Do the right thing: IT in the age of social responsibility - BRK2050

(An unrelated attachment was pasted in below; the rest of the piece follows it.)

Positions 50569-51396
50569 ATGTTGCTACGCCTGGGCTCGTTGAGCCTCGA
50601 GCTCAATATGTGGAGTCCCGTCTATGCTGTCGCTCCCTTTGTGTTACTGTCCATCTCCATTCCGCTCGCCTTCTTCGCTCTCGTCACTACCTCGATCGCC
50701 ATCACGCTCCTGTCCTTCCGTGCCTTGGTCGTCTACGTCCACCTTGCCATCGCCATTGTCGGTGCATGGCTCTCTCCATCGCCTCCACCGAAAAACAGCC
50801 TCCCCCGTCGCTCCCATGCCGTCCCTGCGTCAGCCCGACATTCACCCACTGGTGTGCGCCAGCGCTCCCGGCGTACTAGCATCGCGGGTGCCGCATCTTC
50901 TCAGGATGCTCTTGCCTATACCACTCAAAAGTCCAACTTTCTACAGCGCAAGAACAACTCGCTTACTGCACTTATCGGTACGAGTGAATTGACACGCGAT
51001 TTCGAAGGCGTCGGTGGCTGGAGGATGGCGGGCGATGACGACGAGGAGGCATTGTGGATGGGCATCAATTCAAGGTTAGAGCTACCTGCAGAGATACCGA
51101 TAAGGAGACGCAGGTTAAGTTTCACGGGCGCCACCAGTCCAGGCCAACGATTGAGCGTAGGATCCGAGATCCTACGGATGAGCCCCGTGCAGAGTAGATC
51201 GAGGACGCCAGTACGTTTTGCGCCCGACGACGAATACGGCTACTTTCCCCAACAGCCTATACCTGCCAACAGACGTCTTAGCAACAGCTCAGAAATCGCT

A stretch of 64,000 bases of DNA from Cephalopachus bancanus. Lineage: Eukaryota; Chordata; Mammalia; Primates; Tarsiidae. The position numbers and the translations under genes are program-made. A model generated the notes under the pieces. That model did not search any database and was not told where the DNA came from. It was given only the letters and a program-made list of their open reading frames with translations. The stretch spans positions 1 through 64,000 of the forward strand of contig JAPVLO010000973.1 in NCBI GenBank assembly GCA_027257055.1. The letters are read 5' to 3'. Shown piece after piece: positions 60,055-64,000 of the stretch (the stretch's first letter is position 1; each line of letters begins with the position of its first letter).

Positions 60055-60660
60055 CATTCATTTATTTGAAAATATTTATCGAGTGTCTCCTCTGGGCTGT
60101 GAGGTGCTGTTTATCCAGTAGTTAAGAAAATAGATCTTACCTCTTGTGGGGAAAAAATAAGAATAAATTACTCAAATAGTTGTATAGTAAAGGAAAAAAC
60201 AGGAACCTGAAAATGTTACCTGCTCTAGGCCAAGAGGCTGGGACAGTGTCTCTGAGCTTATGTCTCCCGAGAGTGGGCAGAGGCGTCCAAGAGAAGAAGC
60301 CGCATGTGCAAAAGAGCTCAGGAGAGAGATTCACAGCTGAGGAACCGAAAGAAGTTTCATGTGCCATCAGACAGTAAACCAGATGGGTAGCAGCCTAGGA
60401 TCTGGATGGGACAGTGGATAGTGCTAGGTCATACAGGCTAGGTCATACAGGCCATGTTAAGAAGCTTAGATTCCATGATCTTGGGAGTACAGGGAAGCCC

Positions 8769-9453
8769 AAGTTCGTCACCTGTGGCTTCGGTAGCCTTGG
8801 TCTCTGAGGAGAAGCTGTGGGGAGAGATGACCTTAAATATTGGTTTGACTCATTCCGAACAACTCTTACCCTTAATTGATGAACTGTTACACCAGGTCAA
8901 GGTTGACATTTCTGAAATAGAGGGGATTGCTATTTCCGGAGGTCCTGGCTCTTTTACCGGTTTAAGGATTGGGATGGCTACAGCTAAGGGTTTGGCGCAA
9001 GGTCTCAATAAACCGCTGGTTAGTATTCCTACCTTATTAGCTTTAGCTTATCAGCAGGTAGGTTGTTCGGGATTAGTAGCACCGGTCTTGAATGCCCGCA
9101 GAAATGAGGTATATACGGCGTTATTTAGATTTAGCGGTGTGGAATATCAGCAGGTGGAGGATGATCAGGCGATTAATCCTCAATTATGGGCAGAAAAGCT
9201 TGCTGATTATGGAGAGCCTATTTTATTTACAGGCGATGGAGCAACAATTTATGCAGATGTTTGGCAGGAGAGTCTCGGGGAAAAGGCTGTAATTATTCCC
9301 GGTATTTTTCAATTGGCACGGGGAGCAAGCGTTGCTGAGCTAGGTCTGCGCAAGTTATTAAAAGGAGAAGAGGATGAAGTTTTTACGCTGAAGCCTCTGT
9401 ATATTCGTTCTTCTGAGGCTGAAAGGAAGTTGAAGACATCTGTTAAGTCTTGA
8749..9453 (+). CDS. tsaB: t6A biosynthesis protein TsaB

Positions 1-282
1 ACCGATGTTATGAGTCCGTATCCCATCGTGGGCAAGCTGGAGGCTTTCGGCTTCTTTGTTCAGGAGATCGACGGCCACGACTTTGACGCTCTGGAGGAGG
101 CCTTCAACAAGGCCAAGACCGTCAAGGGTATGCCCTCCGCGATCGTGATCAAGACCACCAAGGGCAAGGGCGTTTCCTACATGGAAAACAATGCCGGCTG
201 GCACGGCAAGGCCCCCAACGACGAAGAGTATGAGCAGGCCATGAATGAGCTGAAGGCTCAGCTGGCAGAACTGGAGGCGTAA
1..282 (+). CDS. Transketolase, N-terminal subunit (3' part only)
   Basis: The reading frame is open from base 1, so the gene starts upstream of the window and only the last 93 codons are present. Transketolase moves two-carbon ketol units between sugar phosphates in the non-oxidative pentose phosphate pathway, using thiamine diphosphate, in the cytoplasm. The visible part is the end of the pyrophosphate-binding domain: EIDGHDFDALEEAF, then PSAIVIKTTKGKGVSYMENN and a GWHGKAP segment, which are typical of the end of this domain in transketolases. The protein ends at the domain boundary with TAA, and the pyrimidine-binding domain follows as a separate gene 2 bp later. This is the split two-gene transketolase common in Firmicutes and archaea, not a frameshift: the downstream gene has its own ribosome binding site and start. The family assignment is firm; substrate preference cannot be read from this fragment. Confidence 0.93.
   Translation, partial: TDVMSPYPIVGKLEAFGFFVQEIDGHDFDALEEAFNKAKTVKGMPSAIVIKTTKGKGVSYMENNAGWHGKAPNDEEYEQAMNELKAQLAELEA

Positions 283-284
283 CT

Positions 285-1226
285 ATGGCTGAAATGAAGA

Oh. Thank. You howdy I'm Jeffrey sent over today. I'm gonna give a very, different, kind of talk than I usually give this. Is a very, interesting time, in the. Industry and, it's. Time for us to kind of step back and take a look look. At things and that's sort of one of the jobs of a technical fellow technical. Fellow has a the, ability to you know kind of not. Get. So focused in on the day-to-day we, have a bit of time to step back and look at the general trends now in general we look at the general technology, trends. And say hey there's, this great opportunity here hey, there's this great threat there and here's. What we need to do about it and. As myself. And a number of other technical fellows or you know having conversations. We realize hey there's this completely. Other threat, of things that. We need to be thinking about and discussing and that's that's what resulted, in this talk and, so this is you, know software development, in age, of social responsibility, so, just, to be clear this, is not a, technical, building session. Right skill building session this is a very, different type of session I hope, you will like it hang in there a bit you know it's, not your typical session. These, are my own views these are not the views of the company although there will be parts, that are where, I'll tell you what Microsoft, is doing in this area in fact it's one of the things I'm proudest, about at Microsoft, working for a company who's in the, lead on, some of these discussions, but just to be clear these are my own opinions. And. A. Lot. Of these will be forward-looking, points. Of view and. You. Know it's it's emerging, right so we'll see how this all all works out so, here's sort of the agenda, why. I'm, gonna make the case for why we all need to become better engineers, right to, deliver better services, deliver, Preta products. Indeed. To be more socially, conscious and what. Are the issues that we need to address I'll. Talk a little bit about what Microsoft, is doing because as I said, we've. Got a fantastic. I. Guess ease now the president. Brad Smith you, know Sacha of course he talks about this stuff he's great but also Brad Smith we got two great leaders who've been doing some leading some fantastic. Initiatives, that I want to talk about and, then all the stuff you hear and you're like yeah yeah yeah great. But. What do I do well, you know, me I'm, a very practical guy, I'm, always looking for that yep, that's where we want to go and here's. What I do tomorrow, and the next day and the next day and just to, set context. Here, what. We need to do is not, particularly, well defined, the, approach, for, what needs to get done is however, and you'll see that all right, it. Starts with the concept, of Marc Andreessen is paper, in 2011. Marc Andreessen wrote a paper said, software. Eats the world so. What does that mean in, that document, he really put, forth two, hypotheses. You. Know the of the screen if you do if you do that you, definitely need, to get the office, lens application. It is crazy, good, it, really is cuz you know you're sitting there and you get the skewed. Rectangle. And it's got it worked with MSR, to go and produce a normalized, rectangle, it's crazy, good office. Lens anyway. Back. To our regularly scheduled, event. Yeah. It's my view that's my view okay, so software, eats the world you really said there are two hypotheses, one software. Is eating traditional, businesses, okay, so think about bookstores, being really. Kind of devastated, by Amazon, ads. Being, taken over by Google music, by iTunes Spotify. Taxis. By uber, okay, that, software eats the world and for. Those businesses. That are not being really, threatened, by software, businesses. The. Value. Of the product, more. And more the value, of the product of the value chain of the product is being, delivered a control through software so, think, through a car the, average, car today this is crazy when I found this out average. Car today has somewhere between 10. Million and a hundred million lines, of code in your car how's that for a scary thought and. Of. Course the more luxury cars are the ones that have more code in it right, because software is delivering more value, to the product and the, software does stuff like engine. Control systems, safety, systems, navigation systems. Entertainment. Systems etc so. The software, is delivering, more and more the value of the product, so, those are the two hypotheses, software. Eats the world, every. Business needs to pay attention to this because it's either gonna replace you or the. Product that you deliver more, and more the value is gonna come from software, so, if you're not great at software you. Are in trouble, okay, so 2011. Interesting, hypothesis, true, not.